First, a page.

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Oil Falls After Libyan Warlord Says Exports Can Resume

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These translations are done via Google Translate

By Grant Smith and Sharon Cho

(Bloomberg) Oil fell, paring its biggest weekly gain since June, as Libyan military commander Khalifa Haftar said he will allow crude production and exports to resume.Futures slid 0.7% in New York following the announcement from Haftar, who controls most of eastern Libya and has halted operations and shipments from his territory as part of a campaign against the internationally recognized Tripoli government. The OPEC member is pumping just 80,000 barrels a day, but produced 1.2 million a day last year.Nonetheless, prices remain 9% higher this week, buoyed by a show of determination to defend the market on Thursday from Saudi Arabia, the most influential nation in the Organization of Petroleum Exporing Countries. The Saudis hinted they’re prepared for new production cuts, and lambasted OPEC+ members that have cheated on production quotas.

U.S. crude on track for strongest weekly gain since June

“All in all, the strong reiteration of OPEC+’s commitment with its planned supply cuts is welcome news to the bulls in the market,” said Harry Tchilinguirian, head of commodities strategy at BNP Paribas SA.

  • West Texas Intermediate for October delivery fell 26 cents to $40.71 a barrel on the New York Mercantile Exchange as of 8:00 a.m. local time, after climbing 2% on Thursday
  • Brent for November settlement slipped 30 cents to $43.00 on the ICE Futures Europe exchange, after rising 2.6% in the previous session

Oil has clawed its way back above $40 a barrel this week, buoyed by a weaker dollar and a surprise decline in U.S. crude inventories.

Yet the market is still contending with an uneven recovery in consumption amid a second wave of the coronavirus, and bearish calls on the outlook from industry heavyweights such as BP Plc and Trafigura Group to the International Energy Agency.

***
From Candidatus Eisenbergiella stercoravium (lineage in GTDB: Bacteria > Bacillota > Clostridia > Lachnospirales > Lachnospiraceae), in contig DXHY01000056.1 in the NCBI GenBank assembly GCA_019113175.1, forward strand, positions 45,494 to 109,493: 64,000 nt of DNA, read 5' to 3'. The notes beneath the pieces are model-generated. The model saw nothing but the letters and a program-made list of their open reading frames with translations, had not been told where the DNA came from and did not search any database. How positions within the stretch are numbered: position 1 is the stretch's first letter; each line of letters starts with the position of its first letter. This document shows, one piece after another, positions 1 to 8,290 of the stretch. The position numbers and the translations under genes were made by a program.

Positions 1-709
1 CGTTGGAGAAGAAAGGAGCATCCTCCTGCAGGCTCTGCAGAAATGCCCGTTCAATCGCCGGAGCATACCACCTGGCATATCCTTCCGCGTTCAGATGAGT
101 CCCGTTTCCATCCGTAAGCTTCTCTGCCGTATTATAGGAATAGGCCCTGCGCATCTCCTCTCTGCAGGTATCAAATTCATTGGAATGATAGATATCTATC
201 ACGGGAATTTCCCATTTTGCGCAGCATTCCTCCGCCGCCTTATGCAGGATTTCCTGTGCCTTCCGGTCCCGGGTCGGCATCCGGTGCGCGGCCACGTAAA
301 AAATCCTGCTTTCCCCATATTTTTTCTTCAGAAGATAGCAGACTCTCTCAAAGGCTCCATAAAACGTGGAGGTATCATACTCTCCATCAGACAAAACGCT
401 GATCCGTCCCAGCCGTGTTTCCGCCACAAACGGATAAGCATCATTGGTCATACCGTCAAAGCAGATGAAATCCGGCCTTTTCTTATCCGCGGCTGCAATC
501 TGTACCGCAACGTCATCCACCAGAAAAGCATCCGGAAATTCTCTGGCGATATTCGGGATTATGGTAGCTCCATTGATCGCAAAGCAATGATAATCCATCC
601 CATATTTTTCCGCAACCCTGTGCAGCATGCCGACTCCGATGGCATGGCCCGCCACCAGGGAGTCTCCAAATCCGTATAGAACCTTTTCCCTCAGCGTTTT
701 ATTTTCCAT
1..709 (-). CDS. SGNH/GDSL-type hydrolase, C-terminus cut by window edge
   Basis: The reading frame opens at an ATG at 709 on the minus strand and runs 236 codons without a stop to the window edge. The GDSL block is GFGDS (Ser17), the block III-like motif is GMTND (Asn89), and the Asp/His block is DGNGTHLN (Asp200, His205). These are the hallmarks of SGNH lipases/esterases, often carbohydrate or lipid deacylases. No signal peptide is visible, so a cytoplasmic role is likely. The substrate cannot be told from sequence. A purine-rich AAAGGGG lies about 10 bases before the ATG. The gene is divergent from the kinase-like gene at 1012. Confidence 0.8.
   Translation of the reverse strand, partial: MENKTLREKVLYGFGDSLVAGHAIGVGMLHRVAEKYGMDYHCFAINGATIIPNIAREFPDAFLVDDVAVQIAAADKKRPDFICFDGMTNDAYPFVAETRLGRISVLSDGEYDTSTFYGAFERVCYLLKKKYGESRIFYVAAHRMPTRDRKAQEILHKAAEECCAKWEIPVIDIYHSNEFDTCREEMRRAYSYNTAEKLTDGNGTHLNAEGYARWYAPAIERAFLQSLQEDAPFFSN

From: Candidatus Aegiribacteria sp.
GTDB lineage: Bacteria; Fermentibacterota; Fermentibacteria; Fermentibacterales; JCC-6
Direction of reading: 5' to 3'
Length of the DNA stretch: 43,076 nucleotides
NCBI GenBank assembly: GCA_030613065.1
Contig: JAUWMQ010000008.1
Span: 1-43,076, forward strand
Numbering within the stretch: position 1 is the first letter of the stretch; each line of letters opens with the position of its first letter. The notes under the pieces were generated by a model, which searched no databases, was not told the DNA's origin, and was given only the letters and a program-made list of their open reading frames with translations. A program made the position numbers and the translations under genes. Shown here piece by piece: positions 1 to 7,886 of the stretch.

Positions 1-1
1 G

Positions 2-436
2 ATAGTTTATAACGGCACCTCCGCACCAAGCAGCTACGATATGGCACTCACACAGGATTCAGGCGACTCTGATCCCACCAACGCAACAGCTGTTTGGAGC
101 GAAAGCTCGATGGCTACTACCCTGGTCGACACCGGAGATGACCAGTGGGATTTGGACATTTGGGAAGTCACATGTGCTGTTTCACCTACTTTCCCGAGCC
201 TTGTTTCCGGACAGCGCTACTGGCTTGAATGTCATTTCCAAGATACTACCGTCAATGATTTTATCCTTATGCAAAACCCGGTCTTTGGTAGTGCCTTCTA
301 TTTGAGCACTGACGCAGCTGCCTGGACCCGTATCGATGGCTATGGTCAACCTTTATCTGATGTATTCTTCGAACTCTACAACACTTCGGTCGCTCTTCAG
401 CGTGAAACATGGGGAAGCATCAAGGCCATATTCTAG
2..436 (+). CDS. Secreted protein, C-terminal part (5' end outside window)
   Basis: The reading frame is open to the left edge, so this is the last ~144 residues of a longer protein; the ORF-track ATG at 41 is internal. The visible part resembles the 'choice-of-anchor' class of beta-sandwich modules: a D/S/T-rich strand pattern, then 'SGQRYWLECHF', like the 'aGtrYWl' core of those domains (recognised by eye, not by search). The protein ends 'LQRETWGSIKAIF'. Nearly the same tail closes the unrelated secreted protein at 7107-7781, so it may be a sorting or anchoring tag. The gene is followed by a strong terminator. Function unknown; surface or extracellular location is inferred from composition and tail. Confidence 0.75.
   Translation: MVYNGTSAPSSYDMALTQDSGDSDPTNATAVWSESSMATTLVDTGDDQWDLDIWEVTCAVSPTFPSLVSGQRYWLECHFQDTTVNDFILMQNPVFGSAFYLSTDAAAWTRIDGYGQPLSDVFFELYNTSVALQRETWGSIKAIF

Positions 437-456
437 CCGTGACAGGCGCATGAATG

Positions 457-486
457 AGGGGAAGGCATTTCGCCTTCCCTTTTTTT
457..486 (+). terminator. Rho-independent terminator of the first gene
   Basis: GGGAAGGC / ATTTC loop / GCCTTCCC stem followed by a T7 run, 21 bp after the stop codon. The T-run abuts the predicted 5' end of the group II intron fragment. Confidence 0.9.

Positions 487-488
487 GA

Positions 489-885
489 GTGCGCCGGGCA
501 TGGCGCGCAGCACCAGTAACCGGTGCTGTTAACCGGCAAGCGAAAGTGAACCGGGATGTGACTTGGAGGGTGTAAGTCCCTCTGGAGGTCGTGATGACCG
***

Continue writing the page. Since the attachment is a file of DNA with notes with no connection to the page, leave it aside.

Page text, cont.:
See also: Covid-19 Has Sidelined Enough Fuel to Power a Million Pickups


Saudi Energy Minister Prince Abdulaziz bin Salman opened Thursday’s meeting with a forceful condemnation of members that try and get away with pumping too much crude.

This week, the IEA said the United Arab Emirates almost entirely disregarded its commitment to quotas last month, while tanker tracking data show Iraq is exporting more crude so far in September than it shipped in August, a sign it’s falling behind in its compliance efforts.

Other oil-market news:
  • Global oil inventories should draw down this month and the market is likely to see a deficit of 3 million barrels a day in the fourth quarter, according to Goldman Sachs Group Inc.
  • Oil demand globally is seen recovering in full in the second quarter of next year, Russian Energy Minister Alexander Novak told state-run Rossiya 24 Television after the OPEC+ meeting.
  • Stockpiles of light distillates, which include gasoline, surged to a record at the oil-trading hub of Singapore as countries across the region cut imports amid a stalling demand recovery.
  • South Korea’s SK Innovation Co. plans to reduce operating rates of crude distillation units at its Ulsan refining complex to about 70% next month, according to people with knowledge of the matter.

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